Yet one study found that restricting seniors’ access to pharmaceuticals was associated with more emergency room admissions, hospital stays, and doctor visits for such illnesses as depression, heart disease, ulcers, and diabetes. The elderly were twice as likely to be harmed by these restrictions as were people under age 65.

An alternative approach has been taken in South Africa, where patients with Medical Savings Accounts (MSAs) are controlling drug costs as well as managed care, but without the cost of managed care. In one plan, per-member-per-month costs for drugs were 27.6 percent higher when patients were spending insurance company money than when they were spending their own money from MSA accounts.

Principle No. 9: Under a reformed Medicare, seniors should have access to the same health plans as non-seniors

Virtually all of Medicare’s shortcomings stem from the fact that Medicare’s features have been determined by politicians, not by firms that must compete for business by pleasing their customers. Dollar for dollar, health plans designed in the marketplace will almost always be superior to plans designed by politicians.

Like for-profit firms, politicians must compete to survive. But the nature of that competition forces them to weigh political costs against political benefits–where “costs” and “benefits” are measured in terms of impact on the next election. Private firms competing in a marketplace, by contrast, must compare economic costs with economic benefits. Our ultimate goal should be to enroll seniors in the same plans to which non-seniors have access.

Principle No. 10: Under a reformed Medicare, health plans should not have incentives to over-provide or under-provide care

In designing a reformed Medicare, we must be careful not to give health plans incentives to under-provide to the sick and over-provide to the healthy. An ideal structure is for seniors to have long-term enrollment in a health plan so they can establish long-term relationships with physicians and health care facilities. During the contract period, enrollees could switch health plans at any time. However, a switch of plans would require the consent of both the acquiring and the departed plan, and this would almost always necessitate a lump sum payment from one plan to the other.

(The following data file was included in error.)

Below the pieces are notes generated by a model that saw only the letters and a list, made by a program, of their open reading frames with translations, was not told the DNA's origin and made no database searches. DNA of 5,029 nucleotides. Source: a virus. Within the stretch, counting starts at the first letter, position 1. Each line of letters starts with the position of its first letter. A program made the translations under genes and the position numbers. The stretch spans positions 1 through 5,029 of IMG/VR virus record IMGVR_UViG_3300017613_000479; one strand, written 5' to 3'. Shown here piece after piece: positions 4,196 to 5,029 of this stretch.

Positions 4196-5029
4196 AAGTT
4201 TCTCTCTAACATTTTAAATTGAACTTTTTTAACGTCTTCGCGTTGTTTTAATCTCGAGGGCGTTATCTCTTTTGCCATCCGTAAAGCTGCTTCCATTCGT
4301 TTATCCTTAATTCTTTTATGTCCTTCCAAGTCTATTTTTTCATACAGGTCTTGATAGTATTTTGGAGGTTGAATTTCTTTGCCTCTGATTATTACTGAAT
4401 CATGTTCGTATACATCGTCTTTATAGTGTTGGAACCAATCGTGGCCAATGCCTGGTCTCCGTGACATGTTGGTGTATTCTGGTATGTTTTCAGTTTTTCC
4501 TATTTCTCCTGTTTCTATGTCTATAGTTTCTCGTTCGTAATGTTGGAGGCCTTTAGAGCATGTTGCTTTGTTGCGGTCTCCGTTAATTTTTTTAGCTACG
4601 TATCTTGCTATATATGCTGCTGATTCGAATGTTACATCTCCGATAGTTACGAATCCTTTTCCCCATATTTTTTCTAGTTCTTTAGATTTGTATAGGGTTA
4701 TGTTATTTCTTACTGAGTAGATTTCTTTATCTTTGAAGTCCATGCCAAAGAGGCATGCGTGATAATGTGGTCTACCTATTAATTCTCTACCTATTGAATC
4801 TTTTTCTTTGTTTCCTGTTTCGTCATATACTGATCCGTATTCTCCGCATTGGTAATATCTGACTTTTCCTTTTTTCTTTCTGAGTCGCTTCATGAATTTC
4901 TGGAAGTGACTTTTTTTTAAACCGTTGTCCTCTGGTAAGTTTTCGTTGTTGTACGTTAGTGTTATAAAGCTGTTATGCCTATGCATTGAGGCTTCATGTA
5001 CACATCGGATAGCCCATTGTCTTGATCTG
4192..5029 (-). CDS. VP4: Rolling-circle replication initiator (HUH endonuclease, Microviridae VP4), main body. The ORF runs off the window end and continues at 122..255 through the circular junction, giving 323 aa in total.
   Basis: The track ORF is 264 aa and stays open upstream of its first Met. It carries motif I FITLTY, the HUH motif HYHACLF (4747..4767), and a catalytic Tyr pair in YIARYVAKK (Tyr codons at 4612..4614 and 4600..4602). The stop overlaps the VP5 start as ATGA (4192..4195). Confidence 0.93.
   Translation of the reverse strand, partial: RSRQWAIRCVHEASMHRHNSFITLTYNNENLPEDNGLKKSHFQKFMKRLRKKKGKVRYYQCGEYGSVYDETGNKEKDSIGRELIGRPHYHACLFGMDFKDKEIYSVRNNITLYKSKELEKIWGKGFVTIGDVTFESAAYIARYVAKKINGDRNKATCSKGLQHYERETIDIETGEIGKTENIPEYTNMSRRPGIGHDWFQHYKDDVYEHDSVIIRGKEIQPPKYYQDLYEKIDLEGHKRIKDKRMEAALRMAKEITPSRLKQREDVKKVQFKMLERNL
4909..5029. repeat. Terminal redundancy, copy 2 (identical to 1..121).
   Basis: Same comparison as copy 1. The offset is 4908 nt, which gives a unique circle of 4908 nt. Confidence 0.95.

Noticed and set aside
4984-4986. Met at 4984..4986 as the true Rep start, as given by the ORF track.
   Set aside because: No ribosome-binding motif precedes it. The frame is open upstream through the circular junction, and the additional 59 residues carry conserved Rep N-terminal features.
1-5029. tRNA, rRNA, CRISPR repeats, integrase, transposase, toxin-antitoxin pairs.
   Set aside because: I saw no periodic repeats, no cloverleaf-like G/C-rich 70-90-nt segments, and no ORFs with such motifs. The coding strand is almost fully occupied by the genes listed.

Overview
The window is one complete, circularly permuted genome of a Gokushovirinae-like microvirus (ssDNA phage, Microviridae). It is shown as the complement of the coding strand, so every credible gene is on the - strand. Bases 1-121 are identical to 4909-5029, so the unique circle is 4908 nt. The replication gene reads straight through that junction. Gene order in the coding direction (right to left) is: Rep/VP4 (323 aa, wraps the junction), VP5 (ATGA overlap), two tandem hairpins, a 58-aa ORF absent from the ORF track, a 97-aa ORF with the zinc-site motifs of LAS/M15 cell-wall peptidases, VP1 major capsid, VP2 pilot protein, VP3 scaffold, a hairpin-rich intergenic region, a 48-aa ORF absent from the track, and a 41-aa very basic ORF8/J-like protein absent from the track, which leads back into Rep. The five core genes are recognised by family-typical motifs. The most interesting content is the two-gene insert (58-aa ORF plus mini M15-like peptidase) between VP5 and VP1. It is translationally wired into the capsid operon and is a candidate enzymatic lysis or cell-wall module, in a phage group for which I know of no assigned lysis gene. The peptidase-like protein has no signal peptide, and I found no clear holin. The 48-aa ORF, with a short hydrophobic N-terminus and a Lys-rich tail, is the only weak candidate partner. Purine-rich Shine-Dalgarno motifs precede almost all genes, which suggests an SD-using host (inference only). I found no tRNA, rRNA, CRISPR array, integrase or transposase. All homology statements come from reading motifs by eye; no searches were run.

In such a system, health plans would have an incentive to compete for the sick, rather than to avoid them. Plans would also have an incentive to specialize in certain kinds of care, e.g., cancer care or treatment of heart disease.

Following these principles would not solve every problem afflicting the Medicare program. But adhering to them would keep policy makers from creating problems that are even worse than the problems they are trying to solve.

John C. Goodman is president of the National Center for Policy Analysis, and Greg Scandlen is its senior fellow in health policy. Robert Goldberg is a senior fellow at the Manhattan Institute, researching, writing , and lecturing on health care issues.

For more information …

This article is an executive summary of “Medicare Reform and Prescription Drugs: 10 Principles,” NCPA Policy Report No. 256, issued in October 2002 by the National Center for Policy Analysis. The full text of the 30-page report is available through PolicyBot. Point your Web browser to http://www.heartland.org, click on the PolicyBot icon, and search for document #10746.